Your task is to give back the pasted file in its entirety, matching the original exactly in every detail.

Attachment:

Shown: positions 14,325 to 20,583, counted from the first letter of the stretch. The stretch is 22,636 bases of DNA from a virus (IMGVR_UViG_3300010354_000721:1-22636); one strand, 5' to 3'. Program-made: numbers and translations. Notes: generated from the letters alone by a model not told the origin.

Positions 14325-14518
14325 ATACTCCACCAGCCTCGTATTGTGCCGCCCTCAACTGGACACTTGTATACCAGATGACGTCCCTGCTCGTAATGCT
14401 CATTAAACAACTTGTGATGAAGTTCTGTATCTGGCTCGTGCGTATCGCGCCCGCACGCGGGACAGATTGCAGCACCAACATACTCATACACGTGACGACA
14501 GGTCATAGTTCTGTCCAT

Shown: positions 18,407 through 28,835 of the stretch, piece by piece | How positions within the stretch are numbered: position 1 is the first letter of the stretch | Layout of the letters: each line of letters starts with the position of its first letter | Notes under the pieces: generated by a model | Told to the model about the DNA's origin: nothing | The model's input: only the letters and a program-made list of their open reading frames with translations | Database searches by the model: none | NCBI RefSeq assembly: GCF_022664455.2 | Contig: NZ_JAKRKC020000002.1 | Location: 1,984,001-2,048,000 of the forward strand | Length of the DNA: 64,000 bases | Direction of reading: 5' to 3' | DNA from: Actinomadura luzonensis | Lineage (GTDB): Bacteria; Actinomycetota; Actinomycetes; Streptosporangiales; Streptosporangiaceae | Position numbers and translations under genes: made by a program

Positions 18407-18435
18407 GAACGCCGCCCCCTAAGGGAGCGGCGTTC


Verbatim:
Shown: positions 14,325 to 20,583, counted from the first letter of the stretch. The stretch is 22,636 bases of DNA from a virus (IMGVR_UViG_3300010354_000721:1-22636); one strand, 5' to 3'. Program-made: numbers and translations. Notes: generated from the letters alone by a model not told the origin.

Positions 14325-14518
14325 ATACTCCACCAGCCTCGTATTGTGCCGCCCTCAACTGGACACTTGTATACCAGATGACGTCCCTGCTCGTAATGCT
14401 CATTAAACAACTTGTGATGAAGTTCTGTATCTGGCTCGTGCGTATCGCGCCCGCACGCGGGACAGATTGCAGCACCAACATACTCATACACGTGACGACA
14501 GGTCATAGTTCTGTCCAT

Shown: positions 18,407 through 28,835 of the stretch, piece by piece | How positions within the stretch are numbered: position 1 is the first letter of the stretch | Layout of the letters: each line of letters starts with the position of its first letter | Notes under the pieces: generated by a model | Told to the model about the DNA's origin: nothing | The model's input: only the letters and a program-made list of their open reading frames with translations | Database searches by the model: none | NCBI RefSeq assembly: GCF_022664455.2 | Contig: NZ_JAKRKC020000002.1 | Location: 1,984,001-2,048,000 of the forward strand | Length of the DNA: 64,000 bases | Direction of reading: 5' to 3' | DNA from: Actinomadura luzonensis | Lineage (GTDB): Bacteria; Actinomycetota; Actinomycetes; Streptosporangiales; Streptosporangiaceae | Position numbers and translations under genes: made by a program

Positions 18407-18435
18407 GAACGCCGCCCCCTAAGGGAGCGGCGTTC